On Tuesday, the Santa Ana City Council voted unanimously to adopt a resolution designating Santa Ana a “sanctuary city,” to the cheers of the leftist, primarily Latino political activists who had converged on the council chamber from around Orange County. It was radical chic trumping common sense.
The resolution is a symbolic statement that Santa Ana ought to be a place where illegal immigrants can find safe refuge from federal immigration laws.
The steady parade of progressive Latino political activists from around Orange County trooped to the podium and address the City Council, a specific set of policy “asks” emerged. In addition to declaring Santa Ana a sanctuary city, they demanded Santa Ana
- Adopt a sanctuary city ordinance rather than merely a resolution
- End all ties to and cooperation with the Immigration and Customs Enforcement agency
- Create a Sanctuary City commission of “directly impacted individuals” and “their advocates”
Councilmembers’ comments made it clear they were signing from the same song sheet. Councilmen Sal Tinajero and David Benavides promised to bring it back as an actual city ordinance as soon as the next council meeting.
All in all, it was a turbo-charged exercise in groupthink and political correctness, a self-identified act of resistance to the forces of hate and bigotry – that is, anyone whose thinking on illegal immigration differed from the progressive political activists on either side of the council dais. Sanctuary city supporters cast themselves as “fighting back” against “hate.” Councilman Tinajero said it was time to “punch back.”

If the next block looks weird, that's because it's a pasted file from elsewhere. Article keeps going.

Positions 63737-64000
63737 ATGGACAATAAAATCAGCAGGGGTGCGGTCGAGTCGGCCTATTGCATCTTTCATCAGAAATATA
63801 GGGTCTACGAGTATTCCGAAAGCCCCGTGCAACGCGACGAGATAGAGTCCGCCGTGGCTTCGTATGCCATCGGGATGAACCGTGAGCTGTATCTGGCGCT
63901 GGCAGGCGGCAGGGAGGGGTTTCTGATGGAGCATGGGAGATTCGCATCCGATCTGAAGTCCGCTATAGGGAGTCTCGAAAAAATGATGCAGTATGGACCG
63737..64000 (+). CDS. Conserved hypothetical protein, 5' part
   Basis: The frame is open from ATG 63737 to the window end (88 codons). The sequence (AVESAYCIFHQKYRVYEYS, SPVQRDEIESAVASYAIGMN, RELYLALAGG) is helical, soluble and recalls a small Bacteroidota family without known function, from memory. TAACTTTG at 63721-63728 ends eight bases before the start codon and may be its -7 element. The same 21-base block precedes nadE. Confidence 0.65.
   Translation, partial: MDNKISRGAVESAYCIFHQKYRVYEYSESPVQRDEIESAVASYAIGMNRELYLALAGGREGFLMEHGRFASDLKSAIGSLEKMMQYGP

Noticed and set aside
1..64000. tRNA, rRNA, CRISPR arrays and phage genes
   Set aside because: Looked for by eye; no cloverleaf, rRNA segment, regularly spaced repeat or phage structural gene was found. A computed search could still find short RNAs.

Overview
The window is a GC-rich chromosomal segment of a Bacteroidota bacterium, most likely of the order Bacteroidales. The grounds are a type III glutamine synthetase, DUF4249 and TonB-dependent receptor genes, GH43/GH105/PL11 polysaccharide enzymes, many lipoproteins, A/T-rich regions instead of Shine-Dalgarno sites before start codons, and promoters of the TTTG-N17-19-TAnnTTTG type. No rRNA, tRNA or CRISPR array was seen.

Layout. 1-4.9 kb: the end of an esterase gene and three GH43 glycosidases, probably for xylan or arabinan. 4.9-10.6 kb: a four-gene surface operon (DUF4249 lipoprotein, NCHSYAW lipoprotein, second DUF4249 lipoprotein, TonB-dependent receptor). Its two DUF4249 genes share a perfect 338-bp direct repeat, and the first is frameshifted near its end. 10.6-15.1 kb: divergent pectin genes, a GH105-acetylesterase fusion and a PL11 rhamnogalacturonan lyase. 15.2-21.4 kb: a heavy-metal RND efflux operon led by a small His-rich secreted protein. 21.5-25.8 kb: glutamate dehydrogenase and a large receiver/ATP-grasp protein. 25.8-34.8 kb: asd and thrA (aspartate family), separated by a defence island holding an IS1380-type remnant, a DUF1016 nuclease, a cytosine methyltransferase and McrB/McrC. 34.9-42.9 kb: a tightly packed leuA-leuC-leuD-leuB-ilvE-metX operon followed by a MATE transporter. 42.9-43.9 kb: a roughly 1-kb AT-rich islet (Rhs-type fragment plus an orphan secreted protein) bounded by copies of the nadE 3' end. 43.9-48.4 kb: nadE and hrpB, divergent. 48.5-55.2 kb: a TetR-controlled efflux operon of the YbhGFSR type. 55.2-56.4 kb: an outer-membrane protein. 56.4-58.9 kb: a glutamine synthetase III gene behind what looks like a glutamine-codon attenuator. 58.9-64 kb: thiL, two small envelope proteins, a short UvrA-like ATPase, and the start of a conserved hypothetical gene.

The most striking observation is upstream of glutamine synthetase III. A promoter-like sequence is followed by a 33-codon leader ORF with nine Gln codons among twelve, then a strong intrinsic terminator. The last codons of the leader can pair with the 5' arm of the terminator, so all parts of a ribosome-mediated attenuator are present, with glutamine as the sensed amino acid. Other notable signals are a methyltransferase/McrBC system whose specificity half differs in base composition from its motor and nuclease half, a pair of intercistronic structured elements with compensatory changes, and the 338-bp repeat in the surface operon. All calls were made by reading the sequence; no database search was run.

Notably absent from the various harangues was any meaningful distinction between legal and illegal immigration. Speakers referred to “immigrants” – as if naturalized citizens and legal residents are in any danger of deportation. Or referenced “those without documents” – as if it were a case of forgetting one’s drivers license or birth certificate at home.
One of the most astonishing statements came from Councilman Tinajero, who was really feeling his demagogic oats. Tinajero defended the sanctuary city declaration by saying “When people overreach, we have to remind them what we’re all about as Americans and following the rule of law and the Constitution” – a self-contradictory statement if one ever existed. How is it “following the rule of law and the Constitution” enact a policy intended to shield people who are violating the law and designed to obstruct the federal government from carrying its Constitutional duty to make and enforce immigration laws. Logic is an endangered species indeed in the wilderness of radical progressive thought.
The uncertainty and anxiety felt by many immigrant families – especially among families in which the children are American citizens and one or both parents are illegal immigrants – is very real due to the rhetoric of the last campaign. But how does more fear-mongering and loose talk by Santa Ana councilmembers and agitators of mass deportation ameliorate that anxiety or improve the situation.
Polls have consistently shown that most Americans support some form of pathway to legal residency for those are living here illegally but who are otherwise part of our social fabric; and it ought to be an arduous pathway that prevents anyone who entered illegally from jumping the line ahead of legal immigrants. Most Americans oppose separating families if mixed immigration status.